The thin and lanky Kyle took command of the stage from the get-go, a smooth crooner with an Irish lilt who handles tender ballads (“Ixcatan”) and solid rockers (“Queen of Hearts”) with equal ease.
During an 11-song set that featured songs from their second album, America, Kyle shared stories of his youth in introducing “Fiona” (about his experiences in a troubled Belfast) and “The National Side,” which tackles the oh-so-Un-American sport of field hockey. “When my family moved to Minnesota, my dreams of becoming a field hockey player were dashed,” Kyle said, sounding sincerely sad.
Specializing in what Kyle calls “Irish-Americana pop,” Romantica brings a full sound to the stage, aided adeptly by Jacobs (wearing a Pittsburgh Steelers jersey) on guitars (including pedal steel), the formidable Zaccardi (at left with Kyle) on bass and drummer Orvis, who didn’t miss a beat – or lose his good-guys-wear-white cowboy hat – throughout the night. Their live show is grittier and punchier than the music of the low-key but lyrical America, one of Paste magazine’s top 100 albums of 2007 that is available online at 2024 Records.
Both Rodriguez and Holzen made guest appearances (“They’ve been dragging us around the country to play for their fans. Very nice of them, isn’t it?” Kyle remarked) near the end of the hourlong set, humbly remaining in the background on fiddle and electric guitar, respectively, during “Fiona.” Its romantic melody is offset by some heartbreaking lyrics (Took the 17 uptown / From the back of the bus you could hear the sound / Of the bombs explode / And our fears implode into the night.”)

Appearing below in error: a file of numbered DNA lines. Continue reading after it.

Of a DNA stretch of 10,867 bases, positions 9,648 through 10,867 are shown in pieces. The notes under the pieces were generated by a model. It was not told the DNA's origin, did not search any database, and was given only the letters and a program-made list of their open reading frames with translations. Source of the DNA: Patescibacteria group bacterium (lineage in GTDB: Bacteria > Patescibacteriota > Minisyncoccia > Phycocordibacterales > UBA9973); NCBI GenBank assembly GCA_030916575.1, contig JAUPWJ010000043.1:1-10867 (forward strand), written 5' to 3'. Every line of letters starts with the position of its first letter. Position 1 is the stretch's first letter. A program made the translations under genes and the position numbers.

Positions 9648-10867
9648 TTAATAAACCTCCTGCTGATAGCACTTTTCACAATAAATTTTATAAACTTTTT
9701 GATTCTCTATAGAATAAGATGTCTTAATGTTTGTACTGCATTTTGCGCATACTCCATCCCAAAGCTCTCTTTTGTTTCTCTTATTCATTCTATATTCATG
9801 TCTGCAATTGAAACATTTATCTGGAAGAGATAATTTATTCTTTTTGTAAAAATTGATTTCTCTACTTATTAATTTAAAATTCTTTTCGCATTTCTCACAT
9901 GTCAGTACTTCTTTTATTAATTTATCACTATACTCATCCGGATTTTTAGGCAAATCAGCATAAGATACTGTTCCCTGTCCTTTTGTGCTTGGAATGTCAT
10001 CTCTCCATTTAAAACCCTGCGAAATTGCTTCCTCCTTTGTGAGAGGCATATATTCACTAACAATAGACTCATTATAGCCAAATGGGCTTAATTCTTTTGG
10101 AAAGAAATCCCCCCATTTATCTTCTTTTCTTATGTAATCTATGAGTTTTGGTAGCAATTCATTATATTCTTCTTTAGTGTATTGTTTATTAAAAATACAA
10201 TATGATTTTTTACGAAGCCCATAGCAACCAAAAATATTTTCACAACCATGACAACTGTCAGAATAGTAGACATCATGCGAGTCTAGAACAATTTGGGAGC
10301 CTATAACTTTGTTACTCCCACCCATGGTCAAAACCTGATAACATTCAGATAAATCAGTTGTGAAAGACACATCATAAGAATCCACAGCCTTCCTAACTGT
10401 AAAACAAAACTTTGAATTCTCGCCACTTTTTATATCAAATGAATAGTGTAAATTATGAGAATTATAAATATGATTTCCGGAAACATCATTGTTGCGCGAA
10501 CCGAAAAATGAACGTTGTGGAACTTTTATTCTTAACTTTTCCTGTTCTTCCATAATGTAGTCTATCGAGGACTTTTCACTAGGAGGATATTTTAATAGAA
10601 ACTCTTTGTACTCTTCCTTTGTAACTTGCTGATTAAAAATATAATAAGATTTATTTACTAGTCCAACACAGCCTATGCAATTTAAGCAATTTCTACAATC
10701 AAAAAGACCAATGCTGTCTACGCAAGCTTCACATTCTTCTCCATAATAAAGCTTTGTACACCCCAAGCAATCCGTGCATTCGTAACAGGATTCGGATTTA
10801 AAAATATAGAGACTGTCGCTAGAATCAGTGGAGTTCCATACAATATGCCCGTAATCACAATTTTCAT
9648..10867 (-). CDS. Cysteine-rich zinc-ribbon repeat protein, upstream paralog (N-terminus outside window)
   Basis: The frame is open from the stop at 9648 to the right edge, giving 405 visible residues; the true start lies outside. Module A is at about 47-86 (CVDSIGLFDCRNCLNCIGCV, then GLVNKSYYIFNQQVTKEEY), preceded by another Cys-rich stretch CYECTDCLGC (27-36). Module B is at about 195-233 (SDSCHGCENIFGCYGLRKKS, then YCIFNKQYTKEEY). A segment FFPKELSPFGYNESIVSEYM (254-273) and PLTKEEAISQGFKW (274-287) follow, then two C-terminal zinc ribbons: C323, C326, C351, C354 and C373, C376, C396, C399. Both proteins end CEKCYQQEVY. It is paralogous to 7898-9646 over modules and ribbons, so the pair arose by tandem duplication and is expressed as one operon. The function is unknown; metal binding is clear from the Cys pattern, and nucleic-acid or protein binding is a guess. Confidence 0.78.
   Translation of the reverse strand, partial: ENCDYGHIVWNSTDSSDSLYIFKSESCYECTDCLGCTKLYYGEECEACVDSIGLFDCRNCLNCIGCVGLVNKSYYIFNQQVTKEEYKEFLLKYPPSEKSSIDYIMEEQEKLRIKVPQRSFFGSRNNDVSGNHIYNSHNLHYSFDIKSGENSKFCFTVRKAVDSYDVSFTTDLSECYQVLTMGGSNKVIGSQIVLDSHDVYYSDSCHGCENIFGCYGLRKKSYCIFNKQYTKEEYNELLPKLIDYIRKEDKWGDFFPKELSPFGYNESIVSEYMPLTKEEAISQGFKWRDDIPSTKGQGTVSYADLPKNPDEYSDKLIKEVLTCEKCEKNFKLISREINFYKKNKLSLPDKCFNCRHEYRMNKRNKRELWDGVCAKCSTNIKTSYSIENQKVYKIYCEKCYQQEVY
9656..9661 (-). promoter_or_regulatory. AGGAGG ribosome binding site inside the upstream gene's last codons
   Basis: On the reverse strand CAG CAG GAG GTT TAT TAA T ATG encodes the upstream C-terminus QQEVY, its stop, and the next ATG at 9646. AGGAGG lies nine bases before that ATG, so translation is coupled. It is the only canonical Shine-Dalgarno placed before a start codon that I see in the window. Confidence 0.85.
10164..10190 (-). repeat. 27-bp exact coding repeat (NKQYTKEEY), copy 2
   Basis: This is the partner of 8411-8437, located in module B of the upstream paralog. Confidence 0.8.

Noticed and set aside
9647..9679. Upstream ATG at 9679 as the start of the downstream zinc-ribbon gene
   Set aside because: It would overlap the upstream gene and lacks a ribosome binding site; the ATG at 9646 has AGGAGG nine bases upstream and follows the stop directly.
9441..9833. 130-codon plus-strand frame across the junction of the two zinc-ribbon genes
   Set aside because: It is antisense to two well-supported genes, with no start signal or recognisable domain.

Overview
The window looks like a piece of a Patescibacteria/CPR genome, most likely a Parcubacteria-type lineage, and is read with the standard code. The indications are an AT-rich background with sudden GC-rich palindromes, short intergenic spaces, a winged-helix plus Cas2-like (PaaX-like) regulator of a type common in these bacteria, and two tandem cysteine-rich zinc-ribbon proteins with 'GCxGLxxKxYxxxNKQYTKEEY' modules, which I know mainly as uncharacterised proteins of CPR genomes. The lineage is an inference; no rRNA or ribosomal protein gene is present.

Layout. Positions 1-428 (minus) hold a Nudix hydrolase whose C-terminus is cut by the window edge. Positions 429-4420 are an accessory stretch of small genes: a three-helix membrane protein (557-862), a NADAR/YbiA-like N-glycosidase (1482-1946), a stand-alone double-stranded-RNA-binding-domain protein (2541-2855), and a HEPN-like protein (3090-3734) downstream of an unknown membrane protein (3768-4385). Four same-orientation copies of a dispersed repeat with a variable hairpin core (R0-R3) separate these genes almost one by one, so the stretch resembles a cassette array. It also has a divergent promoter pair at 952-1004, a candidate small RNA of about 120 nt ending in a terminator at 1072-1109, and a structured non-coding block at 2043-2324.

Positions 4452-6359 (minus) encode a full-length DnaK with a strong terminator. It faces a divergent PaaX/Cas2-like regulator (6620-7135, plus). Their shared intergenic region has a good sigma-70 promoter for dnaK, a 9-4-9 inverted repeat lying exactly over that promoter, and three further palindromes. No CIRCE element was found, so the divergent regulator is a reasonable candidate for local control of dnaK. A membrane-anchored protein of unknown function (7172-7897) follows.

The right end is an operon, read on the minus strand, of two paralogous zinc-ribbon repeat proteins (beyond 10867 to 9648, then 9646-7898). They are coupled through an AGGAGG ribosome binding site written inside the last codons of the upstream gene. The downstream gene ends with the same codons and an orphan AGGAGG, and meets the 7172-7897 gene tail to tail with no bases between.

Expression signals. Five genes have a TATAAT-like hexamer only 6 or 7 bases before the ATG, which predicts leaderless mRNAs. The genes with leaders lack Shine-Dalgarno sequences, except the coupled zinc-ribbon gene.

Kyle, his vocal style more Mark Knopfler than Bono, seemed a bit surprised and genuinely touched by the crowd’s reception. He soon gave way to Rodriguez, who was in the final days of a tour of the West before heading overseas – including Ireland – to promote the European release of her second solo album, She Ain’t Me. See my review of her album here and a review of her September concert with Escovedo here.
Rodriguez, who has toured extensively with Romantica since releasing She Ain’t Me last August, was a vision to behold, wearing a leopard-print miniskirt and black heels that matched the color of her tightly curled hair.
A classically trained violinist, she relied on her scorching fiddle for most of her 90-minute set – especially on raveups such as “Absence,” “You Won’t Be Satisfied (That Way)” and “Never Gonna Be Your Bride” – but showed her all-around capabilities with turns on the electric guitar and Mandobird. Her jam with Holzen on an extended version of “Seven Angels on a Bicycle,” the ode to a dear friend who was fatally struck while riding on the streets of New York City, was an early highlight. Another was a cover of Lucinda Williams’ sultry “Steal Your Love,” during a show that primarily drew material from both of Rodriguez’s solo albums.